February 28 2022


YouTube Analytics – Step-by-Step Guide

In Navigating YouTube Analytics, we went over the basics of how YouTube presents its analytics data regarding your Channel on the Channel Dashboard. Now we will go into further detail by exploring the different tabs within that dashboard and what YouTube means by the terms they are using.

Video Analytics – Overview Tab 

When analyzing a video on your YouTube channel, you can view metrics specific to that video within the Video Analytics dashboard. Within the Overview Tab, you can measure Views, Watch Time (hours), and Subscribers to your Channel from that specific video. 

Views – The number of times your video has been watched, including repeat views from the same person. 

What counts as a view? 

  • A user must intentionally initiate the watching of a video, and
  • The user watches it on the platform for at least 30 seconds, and
  • Views don’t count for videos embedded in a page that auto start when that page is loaded

Watch time – The cumulative amount of time people have spent watching this specific video. 

  • Watch time is an important metric to track because watch time is a key ranking factor in the YouTube algorithm. Videos with higher watch time are more likely to appear higher in search results and in the recommended/suggested video sections 

Subscribers – The number of people who subscribed to your Channel after watching this specific video. 

Video Analytics – Reach Tab 

The metrics within the Reach Tab can be analyzed to give you a better understanding of where and how people are finding your content.  

Impressions – The number of times the thumbnails for your videos were shown to YouTube viewers.  

Graphical user interface, text, application, email

Description automatically generated


Impressions Click-Through-Rate (CTR) The percentage of people who clicked on a thumbnail on YouTube to view your videos. 

Views vs Unique Viewers – When it comes to differentiating views from unique viewers, views refer to the number of times a video has been watched, even repeat views from the same person. Unique viewers refers to the total number of different individuals who watched your video over a given period. YouTube uses IP addresses to identify whether that viewer is a unique viewer or not. 

Traffic Sources for YouTube Videos

Traffic Sources refers to where and how people are finding your videos. Within the Reach Tab, you can analyze different traffic sources including traffic source types, traffic from external websites and search engines, keywords/phrases used by the user to search for your video, and traffic sources from suggested videos and playlists. This is important because the success of your video can also be seen in the various sources from which it is found.

Traffic to your videos can come from one of two sources: from within YouTube or external sources. Traffic sources from within YouTube include:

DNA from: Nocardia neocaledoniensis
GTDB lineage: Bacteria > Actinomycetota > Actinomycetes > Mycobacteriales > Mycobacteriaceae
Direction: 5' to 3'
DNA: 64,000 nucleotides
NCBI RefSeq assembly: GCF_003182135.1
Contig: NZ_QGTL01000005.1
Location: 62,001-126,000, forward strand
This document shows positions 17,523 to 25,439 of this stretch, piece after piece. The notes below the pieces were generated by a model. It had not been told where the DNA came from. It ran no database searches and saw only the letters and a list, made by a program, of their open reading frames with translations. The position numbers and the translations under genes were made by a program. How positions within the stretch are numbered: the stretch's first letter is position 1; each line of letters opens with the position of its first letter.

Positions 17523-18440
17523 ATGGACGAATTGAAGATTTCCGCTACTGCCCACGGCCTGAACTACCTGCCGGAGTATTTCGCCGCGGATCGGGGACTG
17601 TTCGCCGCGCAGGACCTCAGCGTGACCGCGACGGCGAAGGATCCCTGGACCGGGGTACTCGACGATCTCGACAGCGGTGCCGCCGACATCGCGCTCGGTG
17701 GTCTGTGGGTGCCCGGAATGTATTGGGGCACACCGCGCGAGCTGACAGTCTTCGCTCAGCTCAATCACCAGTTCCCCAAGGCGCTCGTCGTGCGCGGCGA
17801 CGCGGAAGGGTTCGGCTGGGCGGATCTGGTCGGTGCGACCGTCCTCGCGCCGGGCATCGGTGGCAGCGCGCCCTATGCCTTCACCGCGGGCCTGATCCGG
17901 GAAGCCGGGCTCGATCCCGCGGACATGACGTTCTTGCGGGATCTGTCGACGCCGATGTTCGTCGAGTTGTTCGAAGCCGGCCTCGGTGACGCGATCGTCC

Graphical user interface

Description automatically generated with medium confidence


External traffic types include:  

External – Traffic from websites and apps that have your YouTube video embedded or linked to. You can see specific external sites and sources on the “Traffic source: External” card of the Reach tab 

Direct or Unknown Sources – Traffic from direct URL entry, bookmarks, signed-out viewers, and unidentified apps. 

Video Analytics – Engagement Tab 

The Engagement tab gives you an overview of what your audience is watching and how they’re interacting with your content.  

Average View Duration – Estimated average minutes watched per view for the selected video and date range 

Why is Average View Duration important? 

  • Measures your video’s ability to engage viewers 
  • Whether you’re trying to sell a product, sell a service or simply achieve greater brand recognition with a particular video, tracking its average view duration can help.  
  • If the video has a low average view duration, it means viewers are disengaged. 

Audience Retention for YouTube Videos

Audience retention measures how many viewers are still watching your video during your video playback. It also shows you when your audience stopped watching or are not engaging with your video which gives insight into areas of your video that are working well and opportunities for improvement.  

Graphical user interface, text, application, chat or text message

Description automatically generated

Key Moments for Audience Retention for YouTube Videos

Analyzing the key moments within your videos can give you an understanding of which parts of your video are engaging to viewers and which parts cause users to be disengaged.  

Graphical user interface, application

Description automatically generated

There are four types of key moments with the Audience Retention report: 

Intro – The percentage of your audience that is still watching your video after the first 30 seconds 

Top Moments/Continuous Segments – Moments in the video where viewership remained consistent. 

Spikes – Moments in your video that had increased retention from viewers. Typically, this is the result of a viewer re-watching that specific moment of the video 

Dips – Moments in your video that were either skipped or moments where viewers stopped watching your video completely. This is typically the result of viewers skipping that section of the video or if they have stopped watching the video altogether. 

For more help with understanding YouTube Analytics, read Navigating YouTube Analytics. To see how these various metrics can be read to show you a complete picture of your video viewership, read Understanding the Data – YouTube Case Examples.

Tags: , ,